August Thalheimer: Introduction to Dialectical Materialism


6 - Indian Materialism

The Greeks played the leading role in the foundation of science and philosophy, and in the detachment of these from religion, but they are not alone in having made this progress. It is no more than just to mention the great intellectual labor performed by the people of the East, even though this labor was not as consequential as that of the ancient Greeks. The elements of materialism which were developed in the East can there serve as a point of departure for dialectical materialism. Therefore, before concluding the first section of lectures, I should like to speak of materialism in ancient India. I will reserve discussion of China for the last section. In the next chapters I proceed directly to the doctrines of Marx and Engels.

Materialism had already appeared in ancient India by the sixth century B.C. This is the period which immediately follows primitive times. This period of primitivity is also called the period of the Vedas, because the Vedas, the oldest religious poems of ancient India, afford the best reflection of this period. The time in which materialism made its appearance is called the epic period of India, because then the great popular epics, the Mahabharata and the Ramayana, emerged. It was a time of great religious and philosophical agitation; Buddhism then made its appearance as the new world religion and with it an allied religious reform called Jainism. It was thus a time of profound crisis for ancient religious views, a crisis for the ancient religion which bore the name Brahmanism. The members of the ancient priestly caste of India were called Brahmans. It was a time of broad mass movements against the authority of this Brahman caste and against the religious views on which the authority of the Brahmans rested.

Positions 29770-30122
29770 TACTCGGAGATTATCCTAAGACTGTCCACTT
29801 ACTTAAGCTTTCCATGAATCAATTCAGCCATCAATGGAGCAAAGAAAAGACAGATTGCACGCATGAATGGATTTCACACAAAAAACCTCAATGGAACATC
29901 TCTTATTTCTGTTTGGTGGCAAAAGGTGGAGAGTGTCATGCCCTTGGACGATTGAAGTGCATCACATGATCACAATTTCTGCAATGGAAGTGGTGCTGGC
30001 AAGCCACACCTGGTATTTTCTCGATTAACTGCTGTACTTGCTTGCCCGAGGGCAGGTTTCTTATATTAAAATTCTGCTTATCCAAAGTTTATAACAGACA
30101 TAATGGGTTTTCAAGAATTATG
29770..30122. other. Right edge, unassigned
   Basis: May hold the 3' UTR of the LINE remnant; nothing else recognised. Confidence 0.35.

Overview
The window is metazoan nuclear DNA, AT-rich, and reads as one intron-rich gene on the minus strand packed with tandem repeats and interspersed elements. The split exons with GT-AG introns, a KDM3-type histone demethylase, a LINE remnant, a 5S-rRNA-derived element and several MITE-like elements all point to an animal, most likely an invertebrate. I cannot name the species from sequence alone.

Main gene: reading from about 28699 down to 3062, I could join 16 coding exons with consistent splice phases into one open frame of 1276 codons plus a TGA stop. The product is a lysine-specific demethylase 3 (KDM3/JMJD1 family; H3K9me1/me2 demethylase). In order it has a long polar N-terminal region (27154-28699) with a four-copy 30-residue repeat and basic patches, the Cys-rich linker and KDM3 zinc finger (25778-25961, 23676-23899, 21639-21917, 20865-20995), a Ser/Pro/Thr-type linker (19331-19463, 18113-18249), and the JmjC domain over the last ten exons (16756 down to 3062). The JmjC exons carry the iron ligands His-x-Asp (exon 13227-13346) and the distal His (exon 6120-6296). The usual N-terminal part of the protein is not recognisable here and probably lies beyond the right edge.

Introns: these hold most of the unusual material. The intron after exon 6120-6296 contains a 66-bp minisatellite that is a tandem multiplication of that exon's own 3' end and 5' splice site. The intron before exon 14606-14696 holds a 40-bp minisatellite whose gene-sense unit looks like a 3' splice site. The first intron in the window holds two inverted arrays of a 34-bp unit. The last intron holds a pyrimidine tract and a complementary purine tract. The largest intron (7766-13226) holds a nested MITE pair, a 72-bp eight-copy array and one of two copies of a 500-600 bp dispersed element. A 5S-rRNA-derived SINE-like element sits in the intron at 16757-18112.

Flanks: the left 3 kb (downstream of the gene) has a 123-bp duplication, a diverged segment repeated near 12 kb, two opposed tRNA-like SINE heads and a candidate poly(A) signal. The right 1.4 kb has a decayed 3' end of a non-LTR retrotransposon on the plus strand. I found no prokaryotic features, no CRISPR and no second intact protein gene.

Whence came this crisis? There were profound transformations in the class relations which, in the last analysis, brought on this crisis. Originally the Brahmans were priests of magic and sacrifice, such as we find more or less among all undeveloped peoples. Brahma originally signified the magic inherent in them. The Brahmans, the priests, thus developed into the highest ruling caste. They claimed authority over the other three principal castes. They obtained this authority chiefly through their talent for knowing the rituals of sacrifice, which they had built up into a highly developed system. This priestly caste lived at the expense of the other classes on sacrificial offerings which they exacted from them.

The Brahmans ruled without serious competition in this early period, in the time of the Vedas. This was a time when the communistic village-community prevailed in its primitive form. This village-community was founded on agriculture and stock-farming, without great economic differences between the individual members of the community, without great differentiation; hence a village-community had an economically and socially democratic government. But then the old inhabitants were subjugated by lighter-skinned Aryan Indians who immigrated into India from the north, a fair-complexioned people, linguistically very closely related to European groups (Greeks, Celts, Persians, etc.). The conquered natives were made the slaves of the conquerors.